• The Wargear upgrades in the campaigns of the Dark Crusade and Soulstorm expansions are persistent across the campaign missions. The other units' upgrades still have to be re-purchased each mission, though.
      • The Dark Crusade and Soulstorm campaigns also feature two different but equally bizarre versions of this trope. In the former any buildings (and upgrades to buildings) constructed in a province will remain there, and can be used immediately if that province is attacked, but all researches must be re-purchased. In the latter however nothing built or researched while in a province will remain there beyond that mission.
    • In the Dawn of War II campaigns, however, the only upgrades are traits available to individual squads after they increase their level, which remain for the entire campaign.
  • The Homeworld games are an exception to this: The player's space fleet and upgrades purchased are persistent through the entire campaign. This also adds to the difficulty, however: it's equally true that losing too many ships or wasting too many resources in one part of the game may prevent you from successfully completing later missions.
    • Also, the whole tree is not immediately available at the beginning. You gain the ability to research maybe one or two technologies per level, as well as trading for some with alien traders. It's not possible to finish researching the whole tree until about three-quarters of the way through the game.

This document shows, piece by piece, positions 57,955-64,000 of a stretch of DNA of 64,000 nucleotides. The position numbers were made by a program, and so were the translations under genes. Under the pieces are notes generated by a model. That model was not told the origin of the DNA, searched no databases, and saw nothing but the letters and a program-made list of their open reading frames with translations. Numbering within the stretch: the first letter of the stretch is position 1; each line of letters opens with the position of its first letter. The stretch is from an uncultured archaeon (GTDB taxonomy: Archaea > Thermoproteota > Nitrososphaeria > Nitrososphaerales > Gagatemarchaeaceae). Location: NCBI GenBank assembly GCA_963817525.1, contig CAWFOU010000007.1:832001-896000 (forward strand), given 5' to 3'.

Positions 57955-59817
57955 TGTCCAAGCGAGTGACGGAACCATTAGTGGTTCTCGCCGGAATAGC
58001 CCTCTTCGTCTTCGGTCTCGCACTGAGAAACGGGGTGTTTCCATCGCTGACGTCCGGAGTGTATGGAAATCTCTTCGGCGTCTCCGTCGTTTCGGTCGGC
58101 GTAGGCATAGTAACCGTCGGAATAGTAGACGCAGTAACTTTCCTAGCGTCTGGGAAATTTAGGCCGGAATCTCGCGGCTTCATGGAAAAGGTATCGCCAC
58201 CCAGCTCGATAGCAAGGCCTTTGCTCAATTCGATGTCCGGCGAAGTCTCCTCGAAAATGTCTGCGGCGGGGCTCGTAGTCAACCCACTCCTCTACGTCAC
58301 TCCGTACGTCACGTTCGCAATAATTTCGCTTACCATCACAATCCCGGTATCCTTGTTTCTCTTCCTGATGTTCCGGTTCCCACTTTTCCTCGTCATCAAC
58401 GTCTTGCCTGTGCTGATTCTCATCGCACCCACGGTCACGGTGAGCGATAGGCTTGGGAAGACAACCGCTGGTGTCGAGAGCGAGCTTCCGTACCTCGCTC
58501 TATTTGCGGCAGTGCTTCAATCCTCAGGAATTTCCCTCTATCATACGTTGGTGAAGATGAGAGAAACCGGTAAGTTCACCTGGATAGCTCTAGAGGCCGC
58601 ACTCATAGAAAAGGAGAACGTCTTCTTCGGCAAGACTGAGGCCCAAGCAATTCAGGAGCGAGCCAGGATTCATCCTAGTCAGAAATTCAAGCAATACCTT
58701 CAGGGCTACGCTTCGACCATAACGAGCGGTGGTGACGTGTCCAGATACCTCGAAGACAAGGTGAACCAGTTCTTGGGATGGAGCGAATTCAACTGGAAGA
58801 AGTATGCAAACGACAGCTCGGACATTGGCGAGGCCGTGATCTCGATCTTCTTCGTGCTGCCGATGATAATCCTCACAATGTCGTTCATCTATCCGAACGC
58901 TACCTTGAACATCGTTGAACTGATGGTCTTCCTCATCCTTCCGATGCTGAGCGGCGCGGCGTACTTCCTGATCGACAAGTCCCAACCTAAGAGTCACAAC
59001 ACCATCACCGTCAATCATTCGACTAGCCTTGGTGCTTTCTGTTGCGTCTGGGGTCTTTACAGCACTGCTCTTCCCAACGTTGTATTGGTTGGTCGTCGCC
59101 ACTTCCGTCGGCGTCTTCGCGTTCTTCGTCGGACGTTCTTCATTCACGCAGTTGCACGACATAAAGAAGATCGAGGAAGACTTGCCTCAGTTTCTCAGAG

• In Cataclysm, you even had to specifically upgrade any ships you improved by research. Smaller ships would dock in the nearest carrier or command vessel, while capital ships performed these upgrades on their own, and were disabled while they took place. Any newly-built ships already came with the new technology installed.
  • The first Command & Conquer games had no "research" whatsoever. But Command & Conquer: Generals forces the player to repurchase any and all unit upgrades at the start of each mission.
    • Command & Conquer: Tiberium Wars also retained a number of upgrades. Worst of all, those can't be selected over the characteristic sidebar (even though the game already features less the classic sidebar than an easier way to access production buildings).